Visit sounds too friendly. Clark puts the idea of an appointment with another doctor (he is very partial to his primary-care doctor) in the same category as having to have all his teeth pulled out—without Novocain. Anxiety kicked in the moment he heard about the appointment. The only way to get him to stop talking about it is to remind him a zillion times that the appointment is not for a long, long time. Twenty-four hours of anxiety is indeed a long, long time. We receive a reprieve when he is sleeping. The conversation starts up again first thing the next morning.
“I’m not going.”
“We will be there with you.”
“Why I have to go?”
“Because we are trying to figure out things with your seizures.”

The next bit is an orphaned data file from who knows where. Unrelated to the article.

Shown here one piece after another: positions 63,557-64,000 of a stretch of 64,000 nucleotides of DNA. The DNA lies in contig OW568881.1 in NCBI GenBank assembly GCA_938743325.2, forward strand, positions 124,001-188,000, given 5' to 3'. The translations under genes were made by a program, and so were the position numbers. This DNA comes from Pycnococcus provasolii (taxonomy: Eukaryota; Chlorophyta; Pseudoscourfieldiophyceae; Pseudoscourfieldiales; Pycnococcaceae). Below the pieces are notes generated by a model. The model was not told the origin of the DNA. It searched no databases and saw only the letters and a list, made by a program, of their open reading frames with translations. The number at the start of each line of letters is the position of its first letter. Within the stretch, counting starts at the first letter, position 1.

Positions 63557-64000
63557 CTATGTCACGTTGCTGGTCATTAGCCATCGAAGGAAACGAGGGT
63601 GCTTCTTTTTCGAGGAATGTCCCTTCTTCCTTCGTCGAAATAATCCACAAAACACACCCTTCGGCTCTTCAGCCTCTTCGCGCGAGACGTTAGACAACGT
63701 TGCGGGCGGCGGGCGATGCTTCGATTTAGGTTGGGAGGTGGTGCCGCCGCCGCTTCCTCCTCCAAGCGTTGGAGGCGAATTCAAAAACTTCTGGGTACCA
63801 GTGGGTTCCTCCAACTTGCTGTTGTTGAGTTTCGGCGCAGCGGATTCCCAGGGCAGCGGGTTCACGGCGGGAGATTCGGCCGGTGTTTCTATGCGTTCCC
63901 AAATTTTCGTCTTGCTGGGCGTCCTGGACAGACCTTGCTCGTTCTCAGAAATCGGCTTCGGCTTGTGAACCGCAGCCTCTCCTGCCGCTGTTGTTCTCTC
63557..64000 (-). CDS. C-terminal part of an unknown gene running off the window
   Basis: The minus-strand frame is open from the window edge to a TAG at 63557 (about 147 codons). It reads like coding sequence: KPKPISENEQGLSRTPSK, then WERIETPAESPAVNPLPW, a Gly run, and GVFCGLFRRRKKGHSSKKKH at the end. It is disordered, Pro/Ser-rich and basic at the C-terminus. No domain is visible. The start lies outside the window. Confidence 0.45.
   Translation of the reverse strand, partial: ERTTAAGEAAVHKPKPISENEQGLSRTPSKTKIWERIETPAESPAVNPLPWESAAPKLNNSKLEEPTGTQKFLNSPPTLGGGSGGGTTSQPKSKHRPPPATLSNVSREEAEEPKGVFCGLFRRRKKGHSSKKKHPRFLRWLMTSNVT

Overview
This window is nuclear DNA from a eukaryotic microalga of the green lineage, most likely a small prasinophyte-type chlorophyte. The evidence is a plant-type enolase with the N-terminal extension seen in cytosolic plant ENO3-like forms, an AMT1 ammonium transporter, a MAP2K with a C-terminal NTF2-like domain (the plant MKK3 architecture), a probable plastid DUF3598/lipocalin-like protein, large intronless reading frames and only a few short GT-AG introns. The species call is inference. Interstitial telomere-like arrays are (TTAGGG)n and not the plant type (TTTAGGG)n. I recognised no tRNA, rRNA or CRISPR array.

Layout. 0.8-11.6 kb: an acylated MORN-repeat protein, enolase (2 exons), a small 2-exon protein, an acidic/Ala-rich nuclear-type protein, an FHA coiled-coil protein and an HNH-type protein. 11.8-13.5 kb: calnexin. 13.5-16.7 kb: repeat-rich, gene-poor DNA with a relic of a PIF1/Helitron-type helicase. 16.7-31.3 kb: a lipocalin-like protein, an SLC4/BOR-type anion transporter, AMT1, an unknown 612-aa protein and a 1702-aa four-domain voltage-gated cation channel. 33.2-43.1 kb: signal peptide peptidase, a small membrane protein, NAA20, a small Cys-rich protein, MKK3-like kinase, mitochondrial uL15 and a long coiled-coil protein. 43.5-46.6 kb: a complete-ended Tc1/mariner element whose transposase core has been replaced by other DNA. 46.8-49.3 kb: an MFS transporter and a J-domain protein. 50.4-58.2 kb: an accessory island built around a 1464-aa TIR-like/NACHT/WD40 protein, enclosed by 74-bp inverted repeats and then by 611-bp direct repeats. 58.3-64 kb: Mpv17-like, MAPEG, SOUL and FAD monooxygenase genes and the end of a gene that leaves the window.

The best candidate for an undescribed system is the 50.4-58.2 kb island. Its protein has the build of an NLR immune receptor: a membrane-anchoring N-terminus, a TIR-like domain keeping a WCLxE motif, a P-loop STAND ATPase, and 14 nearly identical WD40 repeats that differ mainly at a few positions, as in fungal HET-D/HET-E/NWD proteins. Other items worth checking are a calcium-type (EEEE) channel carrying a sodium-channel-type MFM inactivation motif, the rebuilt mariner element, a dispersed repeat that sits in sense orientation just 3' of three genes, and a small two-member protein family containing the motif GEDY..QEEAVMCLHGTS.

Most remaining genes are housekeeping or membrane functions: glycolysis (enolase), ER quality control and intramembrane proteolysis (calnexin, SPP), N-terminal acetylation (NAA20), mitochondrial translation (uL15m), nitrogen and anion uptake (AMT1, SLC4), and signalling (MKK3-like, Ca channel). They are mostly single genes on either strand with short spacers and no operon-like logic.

“Because maybe there is some better medicine.”
Now the conversation circles around to the beginning.
“I’m not going to that doctor.”
“You have to go because the doctor is expecting you and we’ll be there with you.”
He softens. “I don’t want to go.”
“I know but Dad and I will be there.”
And we were. We just got back from the second neurologist in two weeks. In today’s visit, we were first seen by a resident who was amazing. She was the warm-up act. Anxiety drained from Clark’s face as she had him walk, balance on one leg and then the other, touch her finger tip and then touch his nose, and so on. She was patient, kind, and had a friendly face. By the time the senior neurologist came in Clark was relaxed and peaceful. I did see any white knuckles or hear any mutterings (“One more chance and I’m telling my friends!”) under his breath. Now we need to decide what the next step will be but until then there are no more neurology visits on the horizon.